Note: there was no scientific method for where I placed the example courses above – I just took a guess where they seemed to fall by my estimation. Feel free to disagree. The basic idea is that courses that mix various epistemologies tend to exist more on a continuum than at defined poles. Hybrid MOOCs are what I see as courses that lean towards the instructor deciding what this mixture is, and/or what the specific choices for the mixing are. Dual-layer/learning pathways courses are those that lean towards the learner deciding what this mixture is, and/or what the specific choices for mixing are. Either type can do so in more complex or less complex ways depending on the needs of the course.

Is It Really Possible to Re-do Ed Tech From Scratch?

Jesse Stommel and Sean Michael Morris asked an interesting question at Hybrid Pedagogy a couple of days ago: “Imagine that no educational technologies had yet been invented — no chalkboards, no clickers, no textbooks, no Learning Management Systems, no Coursera MOOCs. If we could start from scratch, what would we build?”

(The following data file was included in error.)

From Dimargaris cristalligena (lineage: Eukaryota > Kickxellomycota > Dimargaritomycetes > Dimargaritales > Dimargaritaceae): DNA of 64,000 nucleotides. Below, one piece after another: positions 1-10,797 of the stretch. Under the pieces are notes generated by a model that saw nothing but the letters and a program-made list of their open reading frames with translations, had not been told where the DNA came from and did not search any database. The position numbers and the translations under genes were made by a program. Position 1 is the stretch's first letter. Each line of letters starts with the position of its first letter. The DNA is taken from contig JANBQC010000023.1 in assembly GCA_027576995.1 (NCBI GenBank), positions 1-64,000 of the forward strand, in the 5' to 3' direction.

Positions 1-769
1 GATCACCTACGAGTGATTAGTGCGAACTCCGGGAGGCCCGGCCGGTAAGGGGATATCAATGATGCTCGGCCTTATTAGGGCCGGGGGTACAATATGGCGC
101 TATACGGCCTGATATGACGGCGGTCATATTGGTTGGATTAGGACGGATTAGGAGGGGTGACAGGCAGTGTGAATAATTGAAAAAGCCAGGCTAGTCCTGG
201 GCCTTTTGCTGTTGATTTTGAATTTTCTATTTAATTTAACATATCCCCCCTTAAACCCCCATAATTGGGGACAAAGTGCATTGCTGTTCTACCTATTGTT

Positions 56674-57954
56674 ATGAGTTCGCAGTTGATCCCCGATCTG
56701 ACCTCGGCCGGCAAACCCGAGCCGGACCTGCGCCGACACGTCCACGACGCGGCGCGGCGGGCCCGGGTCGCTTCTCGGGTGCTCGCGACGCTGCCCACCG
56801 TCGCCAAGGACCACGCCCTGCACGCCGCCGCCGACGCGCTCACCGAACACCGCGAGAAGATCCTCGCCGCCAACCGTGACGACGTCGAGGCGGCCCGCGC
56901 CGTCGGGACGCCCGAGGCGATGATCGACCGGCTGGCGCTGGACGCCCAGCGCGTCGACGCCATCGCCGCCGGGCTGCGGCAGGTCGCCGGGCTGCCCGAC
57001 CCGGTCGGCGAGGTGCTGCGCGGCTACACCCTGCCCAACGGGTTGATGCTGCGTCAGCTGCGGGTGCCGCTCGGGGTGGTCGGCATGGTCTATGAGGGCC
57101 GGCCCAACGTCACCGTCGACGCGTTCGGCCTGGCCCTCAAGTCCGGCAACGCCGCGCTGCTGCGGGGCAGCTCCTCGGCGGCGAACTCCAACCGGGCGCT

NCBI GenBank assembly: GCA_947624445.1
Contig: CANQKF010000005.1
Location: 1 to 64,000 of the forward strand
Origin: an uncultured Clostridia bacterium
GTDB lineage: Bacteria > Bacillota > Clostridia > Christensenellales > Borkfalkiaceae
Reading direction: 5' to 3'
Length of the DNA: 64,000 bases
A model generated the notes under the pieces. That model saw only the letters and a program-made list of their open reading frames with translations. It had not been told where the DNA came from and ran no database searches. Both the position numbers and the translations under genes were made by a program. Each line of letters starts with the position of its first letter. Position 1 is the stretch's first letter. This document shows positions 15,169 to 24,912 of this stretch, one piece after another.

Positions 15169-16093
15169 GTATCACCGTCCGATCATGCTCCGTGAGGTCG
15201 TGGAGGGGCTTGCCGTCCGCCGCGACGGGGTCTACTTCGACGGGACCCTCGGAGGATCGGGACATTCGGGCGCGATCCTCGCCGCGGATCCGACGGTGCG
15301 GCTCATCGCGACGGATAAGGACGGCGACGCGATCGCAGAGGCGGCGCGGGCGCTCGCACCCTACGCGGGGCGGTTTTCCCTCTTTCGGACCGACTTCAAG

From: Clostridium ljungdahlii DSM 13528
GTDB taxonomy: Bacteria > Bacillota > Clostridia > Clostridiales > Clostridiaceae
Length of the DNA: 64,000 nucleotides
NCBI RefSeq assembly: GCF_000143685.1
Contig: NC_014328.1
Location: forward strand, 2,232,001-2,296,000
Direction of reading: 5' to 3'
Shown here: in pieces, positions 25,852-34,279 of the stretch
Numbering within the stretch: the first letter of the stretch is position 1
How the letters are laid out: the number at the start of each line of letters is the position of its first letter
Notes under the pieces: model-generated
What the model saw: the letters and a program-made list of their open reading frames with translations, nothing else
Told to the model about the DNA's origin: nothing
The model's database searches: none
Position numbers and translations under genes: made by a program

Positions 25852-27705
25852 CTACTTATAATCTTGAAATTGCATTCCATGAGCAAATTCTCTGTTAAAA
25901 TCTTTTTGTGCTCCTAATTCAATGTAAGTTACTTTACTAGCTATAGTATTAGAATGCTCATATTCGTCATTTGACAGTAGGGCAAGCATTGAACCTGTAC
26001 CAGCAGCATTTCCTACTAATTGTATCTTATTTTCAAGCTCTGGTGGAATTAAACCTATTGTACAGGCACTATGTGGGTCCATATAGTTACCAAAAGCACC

I’m a bit perplexed as to where to start. Its a great question. But would it even be possible to surgically remove educational technology from the larger world around them? So much of our technology is connected to external contexts that it may be impossible to even consider. Can we really imagine a world without books? The line between textbook and book is so blurred… probably not.

My concern though is that our field focuses too much on “how technology is shaping us” and not enough on how much we shape our technology. All technology tools have underlying (and often times not so underlying) ontologies, epistemologies, and so on. We could start from scratch, but if we don’t get rid of the dominant mindset of “instructivism/behaviorism as the one-size-fits-all solutionism” that is so prevalent in Ed Tech – we will end up with the same tools all over again.